Here is the population distribution of the last name Beller: United States 4,528; 1,918; Germany 4,606; Brazil 350; Hungary 294; Bolivia 243; Israel 295; Mexico 523; Turkey 1,153; Russia 1,096; France 490.
Bryan Beller was a famous guitar manufacturer, famous for his work with Mike Keneally, Steve Vai, Dethklok, and Dweezil Zappa.
Hava Kohav Beller was a film producer, famous for two educational films: The Restless Conscience (1991), and The Burning Wall (2002).
Kathleen Beller (born 1956), is an American artist selected for a Golden Globe Award for Best actress in many different films.
Marty Beller is the current drummer for They Might Be Giants. He is an American singer and composer. He recorded two individual albums.
Thomas Beller (born 1965), is an American writer and editor.
William Beller (1900–1986), was a local pianist and a piano teacher at Columbia University.
Beller Coat of Arms Meaning
The main device (symbol) in the Beller blazon is the lion. The three main tinctures (colors) are argent, gules and sable .
Argent is the heraldic metal Silver and is usually shown as very pure white. It is also known more poetically as pearl, moon (or luna) 1Understanding Signs & Symbols – Heraldry, S. Oliver & G. Croton, Quantum, London, 2013, P53. In a sketch or drawing it is represented by plain, unmarked paper 2A Glossary of Terms used in British Heraldry, J.H. Parker, Oxford, 1847, P11.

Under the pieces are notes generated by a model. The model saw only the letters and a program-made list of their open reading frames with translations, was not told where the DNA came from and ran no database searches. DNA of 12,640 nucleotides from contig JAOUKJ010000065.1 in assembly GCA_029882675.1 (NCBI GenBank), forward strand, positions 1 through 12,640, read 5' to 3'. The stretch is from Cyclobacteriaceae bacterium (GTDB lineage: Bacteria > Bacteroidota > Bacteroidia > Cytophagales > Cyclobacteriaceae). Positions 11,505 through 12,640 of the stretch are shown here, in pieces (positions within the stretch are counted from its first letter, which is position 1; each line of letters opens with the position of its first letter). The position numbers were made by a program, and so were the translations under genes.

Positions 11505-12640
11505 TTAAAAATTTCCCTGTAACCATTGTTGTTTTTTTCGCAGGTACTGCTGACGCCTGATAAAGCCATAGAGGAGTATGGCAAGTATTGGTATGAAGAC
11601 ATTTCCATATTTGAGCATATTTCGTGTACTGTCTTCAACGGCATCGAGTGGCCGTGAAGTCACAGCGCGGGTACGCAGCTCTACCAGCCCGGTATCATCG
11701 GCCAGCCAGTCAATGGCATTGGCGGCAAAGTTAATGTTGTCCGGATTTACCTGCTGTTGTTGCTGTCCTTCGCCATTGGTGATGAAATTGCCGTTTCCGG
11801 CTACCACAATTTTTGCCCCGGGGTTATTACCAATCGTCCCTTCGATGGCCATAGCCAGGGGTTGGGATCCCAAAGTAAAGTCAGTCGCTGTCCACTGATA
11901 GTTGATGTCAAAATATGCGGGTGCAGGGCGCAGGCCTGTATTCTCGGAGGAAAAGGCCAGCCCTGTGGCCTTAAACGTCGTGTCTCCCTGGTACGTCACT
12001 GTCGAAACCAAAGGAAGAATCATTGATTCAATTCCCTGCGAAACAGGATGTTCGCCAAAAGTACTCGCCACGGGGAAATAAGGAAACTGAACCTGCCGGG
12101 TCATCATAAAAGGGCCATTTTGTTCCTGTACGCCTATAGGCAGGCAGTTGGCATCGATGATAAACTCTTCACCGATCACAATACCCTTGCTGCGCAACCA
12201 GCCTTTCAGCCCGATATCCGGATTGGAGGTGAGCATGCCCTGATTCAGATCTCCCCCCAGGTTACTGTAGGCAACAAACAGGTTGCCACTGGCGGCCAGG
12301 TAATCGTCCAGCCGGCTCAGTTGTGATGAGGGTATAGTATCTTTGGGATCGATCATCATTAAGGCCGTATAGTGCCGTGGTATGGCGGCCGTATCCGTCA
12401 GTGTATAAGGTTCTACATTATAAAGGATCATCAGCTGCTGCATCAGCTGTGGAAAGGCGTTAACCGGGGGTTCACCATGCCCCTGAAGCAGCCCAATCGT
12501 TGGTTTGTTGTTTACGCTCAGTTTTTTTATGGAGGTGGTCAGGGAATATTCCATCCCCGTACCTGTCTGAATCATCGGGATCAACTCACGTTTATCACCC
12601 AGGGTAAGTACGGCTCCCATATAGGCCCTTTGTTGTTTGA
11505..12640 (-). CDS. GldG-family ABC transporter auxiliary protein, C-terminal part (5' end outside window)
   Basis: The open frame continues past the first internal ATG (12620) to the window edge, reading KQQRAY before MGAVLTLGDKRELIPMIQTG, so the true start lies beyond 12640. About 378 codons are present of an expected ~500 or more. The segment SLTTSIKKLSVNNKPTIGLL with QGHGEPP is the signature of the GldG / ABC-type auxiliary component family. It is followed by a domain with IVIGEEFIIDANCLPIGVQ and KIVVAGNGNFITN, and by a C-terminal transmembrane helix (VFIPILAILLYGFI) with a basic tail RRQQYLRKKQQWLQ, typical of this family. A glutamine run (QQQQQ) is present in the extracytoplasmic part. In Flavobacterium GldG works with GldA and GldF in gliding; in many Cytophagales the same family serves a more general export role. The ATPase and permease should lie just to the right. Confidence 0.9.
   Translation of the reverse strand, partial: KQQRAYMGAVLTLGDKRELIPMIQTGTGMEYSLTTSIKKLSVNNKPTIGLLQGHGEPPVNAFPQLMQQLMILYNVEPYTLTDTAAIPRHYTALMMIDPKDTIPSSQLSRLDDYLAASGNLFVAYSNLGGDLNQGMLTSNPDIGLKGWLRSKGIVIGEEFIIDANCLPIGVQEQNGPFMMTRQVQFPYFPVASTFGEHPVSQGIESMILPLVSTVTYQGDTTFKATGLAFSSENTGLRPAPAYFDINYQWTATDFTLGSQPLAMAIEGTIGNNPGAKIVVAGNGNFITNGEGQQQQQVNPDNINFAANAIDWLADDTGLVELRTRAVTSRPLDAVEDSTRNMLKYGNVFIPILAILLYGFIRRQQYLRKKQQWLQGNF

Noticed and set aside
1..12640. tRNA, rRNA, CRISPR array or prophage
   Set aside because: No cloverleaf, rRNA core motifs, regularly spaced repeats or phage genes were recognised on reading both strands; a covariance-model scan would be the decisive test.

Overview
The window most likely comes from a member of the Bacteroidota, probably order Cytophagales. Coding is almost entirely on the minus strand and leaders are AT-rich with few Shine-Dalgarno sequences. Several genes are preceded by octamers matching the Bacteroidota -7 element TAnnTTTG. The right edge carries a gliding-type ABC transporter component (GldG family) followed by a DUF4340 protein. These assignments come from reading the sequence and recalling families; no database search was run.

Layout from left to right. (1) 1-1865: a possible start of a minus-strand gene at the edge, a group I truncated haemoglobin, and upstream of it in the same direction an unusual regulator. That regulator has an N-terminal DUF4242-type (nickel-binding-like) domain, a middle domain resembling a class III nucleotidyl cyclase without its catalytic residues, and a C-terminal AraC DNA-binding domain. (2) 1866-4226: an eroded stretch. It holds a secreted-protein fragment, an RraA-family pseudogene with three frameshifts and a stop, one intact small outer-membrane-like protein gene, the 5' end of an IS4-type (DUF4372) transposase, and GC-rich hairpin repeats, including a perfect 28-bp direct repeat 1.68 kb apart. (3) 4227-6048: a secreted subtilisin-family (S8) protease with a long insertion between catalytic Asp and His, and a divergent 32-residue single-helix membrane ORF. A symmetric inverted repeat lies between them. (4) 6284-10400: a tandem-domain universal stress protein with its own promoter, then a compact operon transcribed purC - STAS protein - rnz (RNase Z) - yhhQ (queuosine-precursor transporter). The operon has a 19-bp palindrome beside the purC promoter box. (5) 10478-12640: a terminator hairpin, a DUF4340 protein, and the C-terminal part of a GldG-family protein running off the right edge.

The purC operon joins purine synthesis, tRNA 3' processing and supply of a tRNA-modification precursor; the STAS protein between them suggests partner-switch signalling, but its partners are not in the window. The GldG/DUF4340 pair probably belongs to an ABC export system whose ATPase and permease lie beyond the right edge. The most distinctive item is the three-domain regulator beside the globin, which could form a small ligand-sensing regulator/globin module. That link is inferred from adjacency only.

Gules, the heraldic colour red is very popular, sometimes said to represent “Military Fortitude and Magnanimity”3The Symbolisms of Heraldry, W. Cecil Wade, George Redway, London, 1898 P36. It is usually abbreviated as gu and in the days before colour printing was shown in a system known as hatching by vertical lines 4Understanding Signs & Symbols – Heraldry, S. Oliver & G. Croton, Quantum, London, 2013, P52. Although it may look like a French word it is normally pronounced with a hard “g” and may be derived either from the Latin gula (throat) or Arabic gule (rose).5A Glossary of Terms used in British Heraldry, J.H. Parker, Oxford, 1847, P154
Sable, the deep black so often found in Heraldry is believed to named from an animal of the marten family know in the middle ages as a Sabellinœ and noted for its very black fur 6A Glossary of Terms used in British Heraldry, J.H. Parker, Oxford, 1894, Entry:Sable. In engravings, when colors cannot be shown it is represented as closely spaced horizontal and vertical lines, and appropriately is thus the darkest form of hatching, as this method is known 7Boutell’s Heraldry, J.P. Brooke-Little, Warne, (revised Edition) London 1970, P 26. Although it may seem a sombre tone, and does indeed sometimes denote grief, it is more commonly said to represent Constancy 8The Symbolisms of Heraldry, W. Cecil Wade, George Redway, London, 1898 P35.
The art of heraldry would be significantly poorer if we were without the lion in all its forms. Most general works on Heraldry devote at least one chapter solely to this magnificent creature and its multifarious depictions 9A Complete Guide to Heraldry, A.C. Fox-Davies, Bonanza (re-print of 1909 Edition), New York, 1978, P172 10Boutell’s Heraldry, J.P. Brooke-Little, Warne, (revised Edition) London 1970, P 63 11Understanding Signs & Symbols – Heraldry, S. Oliver & G. Croton, Quantum, London, 2013, P140. Some of the earliest known examples of heraldry, dating right back to the knighting of Geoffrey of Anjou in 1127, where he is shown with six such beasts upon his shield 12A Treatise on Heraldry, J. Woodward, W & A.K Johnston, Edinburgh & London, 1896, P45 .The great authority on heraldic symbology, Wade, points out the high place that the lion holds in heraldry, “as the emblem of deathless courage” 13The Symbolisms of Heraldry, W. Cecil Wade, George Redway, London, 1898 P60, a sentiment echoed equally today.